Getting certified as a woman-owned business is by no means a guarantee of success. In fact, it may not mean much at all if women business owners don’t make the effort to market it.
Rieva Lesonskyat AllBusiness.com has some tips for how women business owners can make the most of their certification.
“Now you need to toot your own horn as a woman business owner and let potential customers and clients know you’re ‘official,’” she wrote recently.
“Once you’ve gotten your certification, the journey isn’t over—in fact, it’s just beginning,” she said.
Among her tips:
- Take advantage of resources from certification organizations. Women’s Business Enterprise (WBE), Women-Owned Small Business (WOSB), and Economically Disadvantaged Women-Owned Small Business (EDWOSB) all have networking opportunities. Also, the National Women Business Owners Corporation holds conferences throughout the year that also offer the opportunity to meet with corporate and government suppliers individually.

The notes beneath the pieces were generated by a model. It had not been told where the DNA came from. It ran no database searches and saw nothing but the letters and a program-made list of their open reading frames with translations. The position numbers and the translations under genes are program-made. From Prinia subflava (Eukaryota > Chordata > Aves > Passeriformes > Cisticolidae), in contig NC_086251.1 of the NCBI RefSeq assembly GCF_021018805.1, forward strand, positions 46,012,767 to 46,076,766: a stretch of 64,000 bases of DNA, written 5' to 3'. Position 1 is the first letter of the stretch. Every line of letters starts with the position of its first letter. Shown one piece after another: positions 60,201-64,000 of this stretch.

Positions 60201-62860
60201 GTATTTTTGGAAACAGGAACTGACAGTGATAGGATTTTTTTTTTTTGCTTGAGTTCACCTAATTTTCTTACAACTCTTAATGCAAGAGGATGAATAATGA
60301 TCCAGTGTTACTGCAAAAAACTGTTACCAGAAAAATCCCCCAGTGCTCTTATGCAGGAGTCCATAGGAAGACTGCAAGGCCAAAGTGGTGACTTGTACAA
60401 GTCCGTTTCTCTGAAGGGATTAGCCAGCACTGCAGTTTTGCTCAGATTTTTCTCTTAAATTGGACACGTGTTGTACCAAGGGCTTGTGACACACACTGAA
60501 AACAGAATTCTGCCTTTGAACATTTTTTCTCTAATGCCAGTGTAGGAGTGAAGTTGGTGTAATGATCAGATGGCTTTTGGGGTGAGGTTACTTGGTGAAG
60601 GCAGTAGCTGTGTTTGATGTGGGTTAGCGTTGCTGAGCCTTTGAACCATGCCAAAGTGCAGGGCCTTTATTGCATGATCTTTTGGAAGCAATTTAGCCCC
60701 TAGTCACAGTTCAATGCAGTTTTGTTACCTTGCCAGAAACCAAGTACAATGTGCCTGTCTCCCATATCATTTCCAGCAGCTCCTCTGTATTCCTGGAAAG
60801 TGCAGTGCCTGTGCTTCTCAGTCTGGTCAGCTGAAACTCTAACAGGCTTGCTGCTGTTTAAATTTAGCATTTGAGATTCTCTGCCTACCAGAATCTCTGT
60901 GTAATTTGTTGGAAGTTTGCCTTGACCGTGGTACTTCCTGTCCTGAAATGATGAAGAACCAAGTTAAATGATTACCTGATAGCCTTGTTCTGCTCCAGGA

- Get started marketing to the government. Determine your North American Industrial Classification System(NAICS) code, Get a DUNS number from Dun & Bradstreet, register your business in the System for Award Management (SAM), and register with the register with the FedBizOpps database to get notified about new government contracts and subcontracting opportunities.
- Search for federal contracting opportunities with USA.gov’s Contracting Opportunity Findersearch tool. Procurement Technical Assistance Centers(PTACs) assist small businesses in all aspects of government contracting. You can also get help from your local Small Business Development Center(SBDC), SCORE office, or the Office of Small Business Utilization (OSBU).
- Spread the word about your business. Be sure to make your certified woman-owned business status part of your business marketing efforts.